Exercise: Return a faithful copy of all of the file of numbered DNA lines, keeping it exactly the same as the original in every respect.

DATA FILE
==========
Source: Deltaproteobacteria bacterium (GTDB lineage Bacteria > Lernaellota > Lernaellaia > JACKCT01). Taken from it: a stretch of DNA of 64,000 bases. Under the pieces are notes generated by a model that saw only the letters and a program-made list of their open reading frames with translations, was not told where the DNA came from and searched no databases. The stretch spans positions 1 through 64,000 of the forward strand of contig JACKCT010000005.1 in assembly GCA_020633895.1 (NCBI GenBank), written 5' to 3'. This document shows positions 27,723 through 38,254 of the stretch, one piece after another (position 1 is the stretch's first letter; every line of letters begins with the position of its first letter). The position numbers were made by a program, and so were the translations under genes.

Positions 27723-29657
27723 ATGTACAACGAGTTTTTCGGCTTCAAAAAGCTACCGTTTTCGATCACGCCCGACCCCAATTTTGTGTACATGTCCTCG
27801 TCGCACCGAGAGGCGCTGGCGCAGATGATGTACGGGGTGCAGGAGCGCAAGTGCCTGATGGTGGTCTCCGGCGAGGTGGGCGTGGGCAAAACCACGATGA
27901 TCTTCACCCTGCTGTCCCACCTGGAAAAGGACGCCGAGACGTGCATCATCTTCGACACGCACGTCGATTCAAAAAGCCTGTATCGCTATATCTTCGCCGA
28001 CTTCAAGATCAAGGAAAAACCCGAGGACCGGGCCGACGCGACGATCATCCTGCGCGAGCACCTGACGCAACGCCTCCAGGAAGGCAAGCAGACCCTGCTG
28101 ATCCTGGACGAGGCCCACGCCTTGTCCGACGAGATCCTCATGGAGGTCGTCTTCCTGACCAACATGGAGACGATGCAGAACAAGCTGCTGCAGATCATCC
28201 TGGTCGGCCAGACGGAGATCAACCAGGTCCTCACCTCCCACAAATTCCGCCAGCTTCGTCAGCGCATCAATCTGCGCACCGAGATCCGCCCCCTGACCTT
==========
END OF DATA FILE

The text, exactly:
Source: Deltaproteobacteria bacterium (GTDB lineage Bacteria > Lernaellota > Lernaellaia > JACKCT01). Taken from it: a stretch of DNA of 64,000 bases. Under the pieces are notes generated by a model that saw only the letters and a program-made list of their open reading frames with translations, was not told where the DNA came from and searched no databases. The stretch spans positions 1 through 64,000 of the forward strand of contig JACKCT010000005.1 in assembly GCA_020633895.1 (NCBI GenBank), written 5' to 3'. This document shows positions 27,723 through 38,254 of the stretch, one piece after another (position 1 is the stretch's first letter; every line of letters begins with the position of its first letter). The position numbers were made by a program, and so were the translations under genes.

Positions 27723-29657
27723 ATGTACAACGAGTTTTTCGGCTTCAAAAAGCTACCGTTTTCGATCACGCCCGACCCCAATTTTGTGTACATGTCCTCG
27801 TCGCACCGAGAGGCGCTGGCGCAGATGATGTACGGGGTGCAGGAGCGCAAGTGCCTGATGGTGGTCTCCGGCGAGGTGGGCGTGGGCAAAACCACGATGA
27901 TCTTCACCCTGCTGTCCCACCTGGAAAAGGACGCCGAGACGTGCATCATCTTCGACACGCACGTCGATTCAAAAAGCCTGTATCGCTATATCTTCGCCGA
28001 CTTCAAGATCAAGGAAAAACCCGAGGACCGGGCCGACGCGACGATCATCCTGCGCGAGCACCTGACGCAACGCCTCCAGGAAGGCAAGCAGACCCTGCTG
28101 ATCCTGGACGAGGCCCACGCCTTGTCCGACGAGATCCTCATGGAGGTCGTCTTCCTGACCAACATGGAGACGATGCAGAACAAGCTGCTGCAGATCATCC
28201 TGGTCGGCCAGACGGAGATCAACCAGGTCCTCACCTCCCACAAATTCCGCCAGCTTCGTCAGCGCATCAATCTGCGCACCGAGATCCGCCCCCTGACCTT